Six talented artists from the world of Feature Animation have gotten together to create an anthology of personal work
I don’t normally do posts aside from my own work but this kick starter is 16.k away from their last stretch goal with just 5 days left! All of them are super talented and people I am inspired by in the Animation Industry.
If you follow Mingjue Helen Chen, Lorelay Bove, Victoria Ying, Brittney Lee, Claire Keane, or Lisa Keene, you should consider putting this on your shelf or giving as a gift :) Probably one of the only times we will ever see their work in one place!
Never have I been so excited for an art book as I have this one… So excited I’M ACTUALLY REBLOGGING… they’re so close to the final stretch goal! And that final goal has a killer reward- a whole extra art sketchbook! All for a pledge of $25 (+$25 shipping outside of the US) Guys if you haven’t already, please check it out!
Back it! Reblog this post and share it with your artist friends, I would love to see these lovely inspiring ladies reach the final stretch. This book is going to be beautiful…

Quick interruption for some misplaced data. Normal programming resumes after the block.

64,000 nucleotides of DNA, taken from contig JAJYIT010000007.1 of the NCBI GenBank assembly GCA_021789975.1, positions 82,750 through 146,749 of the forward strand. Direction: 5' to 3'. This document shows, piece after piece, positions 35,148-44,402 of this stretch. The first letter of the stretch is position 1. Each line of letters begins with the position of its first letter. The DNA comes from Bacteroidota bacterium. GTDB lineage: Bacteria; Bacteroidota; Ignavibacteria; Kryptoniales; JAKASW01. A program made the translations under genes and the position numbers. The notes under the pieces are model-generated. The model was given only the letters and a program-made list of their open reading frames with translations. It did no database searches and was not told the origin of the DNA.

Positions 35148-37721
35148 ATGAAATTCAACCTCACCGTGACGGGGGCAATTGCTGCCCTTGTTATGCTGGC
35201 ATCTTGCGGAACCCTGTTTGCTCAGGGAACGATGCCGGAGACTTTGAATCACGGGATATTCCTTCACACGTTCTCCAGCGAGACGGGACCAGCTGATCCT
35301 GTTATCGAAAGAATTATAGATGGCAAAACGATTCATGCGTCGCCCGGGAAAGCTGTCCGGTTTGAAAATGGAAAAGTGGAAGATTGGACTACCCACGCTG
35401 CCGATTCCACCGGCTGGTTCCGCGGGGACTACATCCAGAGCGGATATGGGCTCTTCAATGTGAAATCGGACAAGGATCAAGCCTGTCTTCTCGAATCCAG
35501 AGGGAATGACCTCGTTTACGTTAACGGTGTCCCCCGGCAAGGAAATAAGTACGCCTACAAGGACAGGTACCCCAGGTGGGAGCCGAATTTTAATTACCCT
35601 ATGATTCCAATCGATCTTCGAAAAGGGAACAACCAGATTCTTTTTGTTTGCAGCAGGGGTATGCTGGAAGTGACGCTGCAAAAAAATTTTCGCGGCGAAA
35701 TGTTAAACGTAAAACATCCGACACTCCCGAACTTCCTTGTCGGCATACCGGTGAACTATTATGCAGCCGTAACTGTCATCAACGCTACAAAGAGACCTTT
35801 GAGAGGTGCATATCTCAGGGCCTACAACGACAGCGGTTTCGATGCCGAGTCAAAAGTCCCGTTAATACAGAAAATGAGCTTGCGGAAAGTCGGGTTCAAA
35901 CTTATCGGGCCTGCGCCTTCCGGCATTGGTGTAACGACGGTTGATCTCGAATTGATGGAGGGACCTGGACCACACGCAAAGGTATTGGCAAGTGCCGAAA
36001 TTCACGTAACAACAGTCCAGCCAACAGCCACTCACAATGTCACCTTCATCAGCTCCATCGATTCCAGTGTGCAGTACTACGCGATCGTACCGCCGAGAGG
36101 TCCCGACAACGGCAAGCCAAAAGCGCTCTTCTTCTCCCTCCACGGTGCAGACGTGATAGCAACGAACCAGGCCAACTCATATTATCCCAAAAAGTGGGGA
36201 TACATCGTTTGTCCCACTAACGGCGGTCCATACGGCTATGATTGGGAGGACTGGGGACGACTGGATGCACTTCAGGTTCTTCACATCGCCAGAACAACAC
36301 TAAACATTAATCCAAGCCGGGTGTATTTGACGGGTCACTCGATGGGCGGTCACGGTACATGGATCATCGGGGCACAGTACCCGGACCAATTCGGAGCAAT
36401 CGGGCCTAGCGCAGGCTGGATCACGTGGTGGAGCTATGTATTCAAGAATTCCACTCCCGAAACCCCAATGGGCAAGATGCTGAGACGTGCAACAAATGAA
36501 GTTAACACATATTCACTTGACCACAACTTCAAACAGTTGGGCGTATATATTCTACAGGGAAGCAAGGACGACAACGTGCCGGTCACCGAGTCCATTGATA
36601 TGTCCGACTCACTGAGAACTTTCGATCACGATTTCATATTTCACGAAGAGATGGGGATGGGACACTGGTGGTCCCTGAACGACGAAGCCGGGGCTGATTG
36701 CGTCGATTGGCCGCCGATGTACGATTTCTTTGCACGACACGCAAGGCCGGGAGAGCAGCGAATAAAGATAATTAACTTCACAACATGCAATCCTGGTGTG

Going back to my mentorship project. Surgery and starting my second year of uni set me back loads so I’m still working on it!
Took my greyscale thumbnail to colour.
Hey Meg :D Thanks a bunch! I can totally relate about the whole self taught situation, I mean aside the Motivarti mentorship, it’s still one loooong ongoing journey of self teaching haha. I could say that most crucially, every artist should DRAW FROM LIFE AND DRAW EVERYDAY. JUST PRACTICE NONE STOP. Okay so that is true… Somewhat! More recently and especially through my mentorship, I found that wasn’t the case AT ALL. From personal experience, I found myself improving the most by mixing theory and research with all of that practice and getting a full understanding of how things work, rather than just painting based on what my mind preconceptually believes everything should look like? (Wow this is hard to explain haha)